Chalice Dungeons are completely optional (but not if you want all of the trophies in the game), but are generated dungeons, unlike the main game, which are wide, over arching areas. To access Chalice Dungeons, you’ll need to collect at least one chalice from the main game and a number of ritual materials to call the dungeon into existence. There are two kinds of chalice dungeons, Root Chalices, which are randomly generated (including the loot within) and story Chalices, which are the same every time. The Chalice Dungeons revolve around finding a switch which is usually guarded by a tough enemy, which opens the way to the boss area. Chalice Dungeons often have optional areas for you to find new treasure, loot, and ritual materials so you can make more Chalice Dungeons. Each Chalice Dungeon is 3-5 floors deep, with a boss on each floor, and some have special challenges such as only having half of your max health, or buffing enemies to make them hit even harder. Chalice Dungeons are optional, but provide great end-game content for those who really want to min-max their characters and take on some of the greatest challenges that exist in Bloodborne.
After I beat Bloodborne a number of times and got the platinum trophy, I decided to go buy the Old Hunters DLC. And wow, was I blown away. Knowing the streets of Yharnam like the back of my hand after multiple playthroughs of the main game, the new areas in the Old Hunters really freshened things up for me and gave me one hell of a challenge. Each of the 5 new bosses were tough, interesting and provided a challenge, and each area was as beautiful and unique as I’ve come to expect from Bloodborne. Fighting old Hunters and what had become of them in the Hunter’s Nightmare was fantastic and any fan of Bloodborne should absolutely pick up this expansion. The 14 new weapons are also very unique and fun to use.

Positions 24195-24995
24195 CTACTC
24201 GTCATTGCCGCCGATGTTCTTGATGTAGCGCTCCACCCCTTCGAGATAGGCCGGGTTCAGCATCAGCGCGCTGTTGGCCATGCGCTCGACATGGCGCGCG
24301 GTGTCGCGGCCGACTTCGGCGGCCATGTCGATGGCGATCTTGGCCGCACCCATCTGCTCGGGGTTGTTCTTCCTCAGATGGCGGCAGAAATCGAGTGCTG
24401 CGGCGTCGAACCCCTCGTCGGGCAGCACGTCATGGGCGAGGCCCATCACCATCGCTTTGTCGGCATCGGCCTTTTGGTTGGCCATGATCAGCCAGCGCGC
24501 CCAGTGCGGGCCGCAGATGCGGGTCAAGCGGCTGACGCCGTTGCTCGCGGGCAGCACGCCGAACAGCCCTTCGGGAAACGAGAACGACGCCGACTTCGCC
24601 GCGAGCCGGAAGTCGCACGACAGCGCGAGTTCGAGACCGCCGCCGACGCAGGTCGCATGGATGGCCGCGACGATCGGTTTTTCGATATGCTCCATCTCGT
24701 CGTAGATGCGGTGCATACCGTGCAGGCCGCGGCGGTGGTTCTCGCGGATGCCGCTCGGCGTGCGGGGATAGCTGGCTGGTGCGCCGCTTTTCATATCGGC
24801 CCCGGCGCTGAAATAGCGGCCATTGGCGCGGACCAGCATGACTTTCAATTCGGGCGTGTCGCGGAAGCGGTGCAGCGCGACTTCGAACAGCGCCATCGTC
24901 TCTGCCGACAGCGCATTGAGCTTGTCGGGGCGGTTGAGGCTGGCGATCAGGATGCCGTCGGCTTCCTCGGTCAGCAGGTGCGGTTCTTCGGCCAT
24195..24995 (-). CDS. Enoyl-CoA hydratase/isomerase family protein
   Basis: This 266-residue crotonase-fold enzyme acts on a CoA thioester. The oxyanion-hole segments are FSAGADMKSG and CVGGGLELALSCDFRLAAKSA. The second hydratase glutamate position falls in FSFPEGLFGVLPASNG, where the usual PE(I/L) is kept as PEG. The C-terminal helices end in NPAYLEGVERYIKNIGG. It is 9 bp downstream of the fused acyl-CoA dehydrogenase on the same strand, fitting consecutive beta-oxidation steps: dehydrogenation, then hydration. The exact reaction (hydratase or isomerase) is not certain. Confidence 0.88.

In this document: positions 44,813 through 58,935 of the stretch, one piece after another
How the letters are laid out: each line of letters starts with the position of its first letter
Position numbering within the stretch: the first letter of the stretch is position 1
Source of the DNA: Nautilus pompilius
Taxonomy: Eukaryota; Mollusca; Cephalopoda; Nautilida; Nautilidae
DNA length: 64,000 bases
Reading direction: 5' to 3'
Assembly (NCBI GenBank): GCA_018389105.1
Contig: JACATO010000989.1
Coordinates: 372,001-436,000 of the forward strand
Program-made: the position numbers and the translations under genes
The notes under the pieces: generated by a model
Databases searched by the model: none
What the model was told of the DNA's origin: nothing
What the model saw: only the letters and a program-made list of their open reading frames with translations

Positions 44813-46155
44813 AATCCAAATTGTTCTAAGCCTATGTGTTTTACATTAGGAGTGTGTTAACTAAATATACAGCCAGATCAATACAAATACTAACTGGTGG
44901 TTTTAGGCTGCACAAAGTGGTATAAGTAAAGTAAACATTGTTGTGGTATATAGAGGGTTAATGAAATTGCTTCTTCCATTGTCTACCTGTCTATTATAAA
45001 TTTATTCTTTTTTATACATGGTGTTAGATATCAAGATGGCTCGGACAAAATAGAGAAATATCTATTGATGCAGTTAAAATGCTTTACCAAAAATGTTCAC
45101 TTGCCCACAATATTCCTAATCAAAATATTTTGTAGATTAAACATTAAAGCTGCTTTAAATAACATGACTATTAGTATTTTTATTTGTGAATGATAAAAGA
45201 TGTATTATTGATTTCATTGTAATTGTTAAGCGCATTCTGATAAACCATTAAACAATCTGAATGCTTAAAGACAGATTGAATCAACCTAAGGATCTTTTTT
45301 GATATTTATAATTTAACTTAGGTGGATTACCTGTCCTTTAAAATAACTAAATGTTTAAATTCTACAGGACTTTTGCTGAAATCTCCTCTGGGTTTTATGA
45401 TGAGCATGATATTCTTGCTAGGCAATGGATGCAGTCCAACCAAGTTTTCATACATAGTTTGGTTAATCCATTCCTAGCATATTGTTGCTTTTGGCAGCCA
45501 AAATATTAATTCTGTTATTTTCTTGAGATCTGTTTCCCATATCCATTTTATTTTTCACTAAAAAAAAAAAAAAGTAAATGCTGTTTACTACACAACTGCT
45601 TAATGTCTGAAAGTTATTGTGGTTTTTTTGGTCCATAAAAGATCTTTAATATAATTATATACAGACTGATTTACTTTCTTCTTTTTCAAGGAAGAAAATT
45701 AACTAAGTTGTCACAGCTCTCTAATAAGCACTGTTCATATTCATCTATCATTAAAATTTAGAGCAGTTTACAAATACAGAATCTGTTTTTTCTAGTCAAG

One of the biggest things that really sets Bloodborne aside in my mind as being a fantastic game is the presentation and setting. Everything just really comes together. From the Gothic streets of Yharnam, littered with coffins, to the dark graveyards in the middle of the woods, everything just looks fantastic. My first few hours were spent walking and never running because I felt as though there was just so much to see. The monsters are terrifying and gruesome, from an enemy made entirely of corpses to an amazing battle between a man who just can’t hold his beast-hood in any longer. The music is dark, orchestra style, often with Latin lyrics and fits the theme of each boss brilliantly. It really gets you amped up and in the zone. Each boss is an awesome fight and you feel a real sense of accomplishment once you complete an area.
I think that’s what makes souls-style games so great. They are just so rewarding feeling. The challenge is real, tough, and sometimes, almost feels impossible, but once you finally manage to down the creature that gave you trouble, not only are you rewarded usually with loot and a brand new area to explore and do it all again, but the actually feeling is indescribable. There’s nothing quite like finishing a tough boss with a visceral attack, or managing a kill without any help of other players or NPCs. Bloodborne is an amazing game that I think everyone should play.
May the good blood guide your way.